Benefits of Horse Chestnut
Now here is an interesting botanical with that has long been respected in the "old world". Surprisingly, the benefits of horse chestnut (Aesculus hippocastanum) are still relatively unknown in America, but ask any German and they'll tell you it's no secret at all!
At times it can be difficult to find substantial scientific date about a particular botanical extract but the benefits of horse chest are well documented. In fact, in Germany you will often find athletes who will use a horse chestnut balm to apply after a workout. It is a common and well accepted remedy for sore muscles and even bruising.
Why? Because horse chestnut contains a substance called aescin. Aescin has been shown to inhibit the lysosomal enzymes which can break down the "glue" holding cells together. When cell wall structures are allowed to break down you may experience increased capillary permeability and edema (swelling noticed primarily in the extremities). Horse chestnut may also improve vein tone by increasing the contraction of elastin fibers in the vein walls.
When incorporated into a cream or balm, the benefits of horse chestnut come from its ability to decrease the number or diameter of small openings in capillary walls, preventing the outward flow of fluid into muscle tissue. This may be noticed as reduced swelling and bruising.
When choosing a product with the benefits of horse chestnut look for for the aescin which refers to the collective compounds making up the triterpene glycosides that make the product effective. It should be calibrated to contain 16 to 20 percent Aescin standardization and be contained at 2% of the product's ingredients. However, at this time the FDA has not evaluated this botanical for effectiveness, safety or purity so please do not use if pregnant or nursing.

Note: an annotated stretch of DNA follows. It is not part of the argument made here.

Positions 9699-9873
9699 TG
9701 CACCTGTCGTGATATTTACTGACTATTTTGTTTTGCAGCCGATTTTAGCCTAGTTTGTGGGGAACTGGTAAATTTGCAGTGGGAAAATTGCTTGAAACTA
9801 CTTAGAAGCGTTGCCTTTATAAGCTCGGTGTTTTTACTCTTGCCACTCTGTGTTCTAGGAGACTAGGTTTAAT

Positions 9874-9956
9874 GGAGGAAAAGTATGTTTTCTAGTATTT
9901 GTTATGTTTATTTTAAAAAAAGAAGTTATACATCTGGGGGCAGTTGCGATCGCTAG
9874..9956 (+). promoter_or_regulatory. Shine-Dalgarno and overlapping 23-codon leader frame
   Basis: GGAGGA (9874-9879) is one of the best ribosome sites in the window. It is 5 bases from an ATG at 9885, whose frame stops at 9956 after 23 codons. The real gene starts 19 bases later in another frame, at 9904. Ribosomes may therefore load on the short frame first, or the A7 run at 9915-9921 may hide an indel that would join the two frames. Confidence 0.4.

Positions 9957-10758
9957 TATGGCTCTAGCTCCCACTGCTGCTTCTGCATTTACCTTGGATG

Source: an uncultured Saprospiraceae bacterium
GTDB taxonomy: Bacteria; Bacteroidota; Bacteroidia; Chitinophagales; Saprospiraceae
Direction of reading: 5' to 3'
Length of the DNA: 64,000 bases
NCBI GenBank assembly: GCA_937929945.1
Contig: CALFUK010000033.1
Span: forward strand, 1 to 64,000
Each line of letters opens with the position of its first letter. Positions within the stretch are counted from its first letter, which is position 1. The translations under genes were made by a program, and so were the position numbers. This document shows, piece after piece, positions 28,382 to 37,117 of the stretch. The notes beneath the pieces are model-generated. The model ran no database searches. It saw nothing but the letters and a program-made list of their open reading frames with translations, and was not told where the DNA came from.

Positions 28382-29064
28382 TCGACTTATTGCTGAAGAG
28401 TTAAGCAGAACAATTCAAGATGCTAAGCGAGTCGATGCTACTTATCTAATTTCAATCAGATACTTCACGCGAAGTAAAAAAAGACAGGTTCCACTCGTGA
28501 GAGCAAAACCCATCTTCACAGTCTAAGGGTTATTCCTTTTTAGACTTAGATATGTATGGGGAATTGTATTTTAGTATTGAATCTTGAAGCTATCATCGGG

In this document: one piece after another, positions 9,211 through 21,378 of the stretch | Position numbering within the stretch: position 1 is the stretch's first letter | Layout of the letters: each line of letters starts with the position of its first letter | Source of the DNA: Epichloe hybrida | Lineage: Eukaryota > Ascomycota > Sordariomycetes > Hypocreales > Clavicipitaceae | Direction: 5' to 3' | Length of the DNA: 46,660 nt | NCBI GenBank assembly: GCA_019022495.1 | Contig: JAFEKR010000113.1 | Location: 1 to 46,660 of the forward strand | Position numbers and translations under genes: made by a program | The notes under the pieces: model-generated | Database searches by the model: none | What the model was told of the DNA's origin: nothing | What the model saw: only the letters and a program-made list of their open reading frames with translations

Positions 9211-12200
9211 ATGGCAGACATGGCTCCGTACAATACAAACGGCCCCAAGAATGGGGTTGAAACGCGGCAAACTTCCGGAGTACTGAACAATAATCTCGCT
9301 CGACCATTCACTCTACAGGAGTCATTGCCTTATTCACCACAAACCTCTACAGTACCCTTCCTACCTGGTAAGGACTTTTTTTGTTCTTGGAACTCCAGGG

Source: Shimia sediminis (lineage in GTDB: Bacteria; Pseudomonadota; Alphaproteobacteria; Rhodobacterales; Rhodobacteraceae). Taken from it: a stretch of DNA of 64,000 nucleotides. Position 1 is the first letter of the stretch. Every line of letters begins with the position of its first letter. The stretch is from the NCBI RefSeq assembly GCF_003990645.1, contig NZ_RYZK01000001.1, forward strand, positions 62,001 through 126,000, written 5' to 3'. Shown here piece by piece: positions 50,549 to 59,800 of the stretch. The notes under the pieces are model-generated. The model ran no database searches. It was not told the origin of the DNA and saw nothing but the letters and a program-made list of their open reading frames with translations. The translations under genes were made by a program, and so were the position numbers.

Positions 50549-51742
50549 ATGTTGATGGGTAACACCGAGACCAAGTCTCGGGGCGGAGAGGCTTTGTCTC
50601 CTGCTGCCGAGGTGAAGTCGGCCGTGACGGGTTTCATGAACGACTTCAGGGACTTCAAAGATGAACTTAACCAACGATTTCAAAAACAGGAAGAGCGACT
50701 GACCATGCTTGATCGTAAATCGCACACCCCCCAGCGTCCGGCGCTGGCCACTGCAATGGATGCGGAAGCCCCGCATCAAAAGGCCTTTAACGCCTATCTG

The benefits of horse chestnut (as an oral agent) also include effectiveness in treating chronic venous insufficiency (CVI). The complaint of swollen, achy, fatigued legs with or without varicose veins in very common. The following links are to 2 of at least 13 studies published since 1973 about its effectiveness with CVI. The first study concludes that horse chestnut was "superior to placebo and as effective as reference medications in alleviating the objective signs and subjective symptoms of CVI." http://www.ncbi.nlm.nih.gov/pubmed/9828868 http://www.ncbi.nlm.nih.gov/pubmed/16437450
More recently, a 2012 study published in the Journal of Food and Drug Analysis reported on its positive finding of horse chestnut cytotoxic effect on human breast cancer cells. This could well be a botanical too keep our eye on during future research trials! www.fda.gov.tw/tc/includes/GetFile.ashx?mID=148
Horse chestnut may have an additive anticoagulant effect due to aesculin so please check with your physician if you are taken any anticoagulants or antiplatelet agents (warfarin/Coumadin, heparin, Plavix, aspirin, Ticlid or Trental).